Tuesday, May 26, 2020




May 22, 2020, Oakland, CA – Leadership of the Oakland African American Chamber of  Commerce (OAACC), has established a resiliency relief program to assist its members affected by the COVID-19 health pandemic, announced Chairwoman Shonda Scott and President Cathy Adams. The OAACC Resiliency Relief Program will be funded by contributions from supporters committed to the solvency and survival of local African American businesses that are members of the organization (www.oaacc.org).

OAACC conducted an internal survey within its membership to assess the impact of COVID-19; results varied from severe need to no impact, according to Lynell Bevels, OAACC’s Community Engagement Partner. “Many of our businesses said they were happy that we reached out to them to see how things were going.  Further, they let us know that the outreach is a source of encouragement along with offsetting any financial shortfalls we could assist with.  It underscores what we know about the African American community, overall, that one size does not fit all despite skewed perceptions.  Some of our members have great need others do not.”

Based on expressed need and the level of support received, the Resiliency Relief Program will serve as a temporary stop gap.  Cynthia Jones, an advisor to OAACC’s Resiliency Relief Program Task Force describes the application process as such, “In an effort to support local small businesses disrupted by COVID-19, that are required to Shelter In Place (SIP)    in compliance with Federal orders, OAACC’s Resiliency Relief Program is designed to provide funding and support to members with an expressed need. This relief program is a direct response to the immediate crisis, currently in place.”

Synopsis of the OAACC Resiliency Relief Program--

Thus, and in response, Oakland African American Chamber of Commerce (OAACC) developed a Call to Action Advisory Council from its’ African American business community of entrepreneurs and small business owners to develop a relief program that will heed the call and respond accordingly. 

The OAACC Leadership Team will perform robust fund development to amass a war chest of resources that will be GRANTED to our small, African American and/or minority businesses, which will assist -- financially and emotionally, during these unprecedented times -- with ongoing business expenses to include: payroll, office rent, goods, services and related expenditures.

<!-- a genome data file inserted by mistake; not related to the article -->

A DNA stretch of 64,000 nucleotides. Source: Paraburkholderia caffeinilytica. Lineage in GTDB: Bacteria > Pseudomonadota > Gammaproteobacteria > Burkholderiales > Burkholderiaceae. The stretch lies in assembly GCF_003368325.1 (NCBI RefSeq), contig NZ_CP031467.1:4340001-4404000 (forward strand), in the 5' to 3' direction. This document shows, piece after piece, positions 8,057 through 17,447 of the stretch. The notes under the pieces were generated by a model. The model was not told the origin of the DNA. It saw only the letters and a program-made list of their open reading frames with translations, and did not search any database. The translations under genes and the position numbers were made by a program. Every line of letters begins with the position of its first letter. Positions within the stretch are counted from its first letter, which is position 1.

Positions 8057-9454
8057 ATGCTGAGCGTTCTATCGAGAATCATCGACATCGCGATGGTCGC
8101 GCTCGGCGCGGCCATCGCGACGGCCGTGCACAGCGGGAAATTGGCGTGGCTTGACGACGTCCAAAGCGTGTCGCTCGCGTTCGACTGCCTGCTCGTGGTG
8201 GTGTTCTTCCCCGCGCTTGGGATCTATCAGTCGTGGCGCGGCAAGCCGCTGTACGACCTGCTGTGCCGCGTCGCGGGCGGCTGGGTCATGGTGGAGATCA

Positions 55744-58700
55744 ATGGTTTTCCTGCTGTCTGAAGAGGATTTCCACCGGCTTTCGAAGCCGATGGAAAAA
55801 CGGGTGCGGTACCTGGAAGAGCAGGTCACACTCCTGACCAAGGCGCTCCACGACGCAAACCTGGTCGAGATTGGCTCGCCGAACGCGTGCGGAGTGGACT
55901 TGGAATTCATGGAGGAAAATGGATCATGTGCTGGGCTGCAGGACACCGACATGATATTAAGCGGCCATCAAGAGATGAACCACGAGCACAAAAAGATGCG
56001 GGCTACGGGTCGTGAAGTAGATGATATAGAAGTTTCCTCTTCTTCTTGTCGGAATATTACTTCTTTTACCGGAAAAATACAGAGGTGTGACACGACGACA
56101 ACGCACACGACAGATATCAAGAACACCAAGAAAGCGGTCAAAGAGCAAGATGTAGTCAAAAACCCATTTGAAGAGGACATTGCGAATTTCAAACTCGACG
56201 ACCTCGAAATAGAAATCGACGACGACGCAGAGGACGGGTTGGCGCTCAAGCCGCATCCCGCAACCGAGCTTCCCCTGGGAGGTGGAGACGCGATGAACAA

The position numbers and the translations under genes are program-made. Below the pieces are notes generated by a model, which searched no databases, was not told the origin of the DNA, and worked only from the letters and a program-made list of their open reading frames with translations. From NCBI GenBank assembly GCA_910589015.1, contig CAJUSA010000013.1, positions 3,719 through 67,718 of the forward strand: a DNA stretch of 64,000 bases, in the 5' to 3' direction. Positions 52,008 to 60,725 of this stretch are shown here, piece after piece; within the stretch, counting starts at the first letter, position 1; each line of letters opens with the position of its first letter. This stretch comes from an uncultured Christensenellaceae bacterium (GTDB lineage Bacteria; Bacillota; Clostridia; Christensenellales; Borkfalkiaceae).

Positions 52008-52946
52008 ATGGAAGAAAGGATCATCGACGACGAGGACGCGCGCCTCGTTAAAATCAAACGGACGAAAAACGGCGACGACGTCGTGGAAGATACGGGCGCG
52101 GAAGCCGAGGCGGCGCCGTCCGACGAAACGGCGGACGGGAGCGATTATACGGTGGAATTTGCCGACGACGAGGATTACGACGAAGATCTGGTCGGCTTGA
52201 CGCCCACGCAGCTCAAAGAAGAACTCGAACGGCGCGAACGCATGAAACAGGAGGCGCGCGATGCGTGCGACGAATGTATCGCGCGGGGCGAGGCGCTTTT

The grants are subject to eligibility requirements.

While we recognize that these grants will in no way make up for all of the financial losses experienced by many of our African American business and community membership, the intent is to provide relevant short term relief.  

Grants will be made on a first come first serve basis to businesses whose application meets the eligibility criteria. There is a limited allocation of money subject to funds raised.

Grant applications for the Resiliency Relief Program are now being accepted through June 20, 2020.  Go to www.oaacc.org and click the Resiliency Fund tab.

“The Chamber has been relentless in addressing the needs of our membership.  We are doing all we can to assist them during this critical time. Although some of our businesses were able to receive SBA Payroll Protection Program (PPP) funding, some did not meet all of the requirements.  This program will help us support members that fall into that gap we aim to fill.  We are striving to make our entire community whole, states Chairwoman Shonda Scott.

Federal funds made available through the Small Business Administration (SBA) and/or the Paycheck Protection Program (PPP), “somehow didn’t make it onto the financial statements of our African American businesses most in need,” explains President Cathy Adams.

Adams concludes, “The African American business community will survive this health crisis but the degree of our recovery will be determined by the financial resources and healthcare services made available.  Before we were staring COVID-19 in the face, the Black community was swimming upstream against a current of inequities and insufficient services to balance the quality of life across racial demographics.  Nonetheless, we have pushed forward.  The goal now is to recover, equally, during and on the other side of this debilitating economic and health crisis.”

Sunday, May 17, 2020

Quarantine Hobbies- Cookin' with Coolio

I'll be honest.  I've been so preoccupied with Covid, that I have been unable to write.  

What is there to say that hasn't been said?  Be safe.  Wash your hands.  Stay inside.  Social distance.  Pray.

This morning, I had such cabin fever that I went into the garage to sort through some old books.  Since I can't leave the house, I figured there might be a few favorites worth reading again.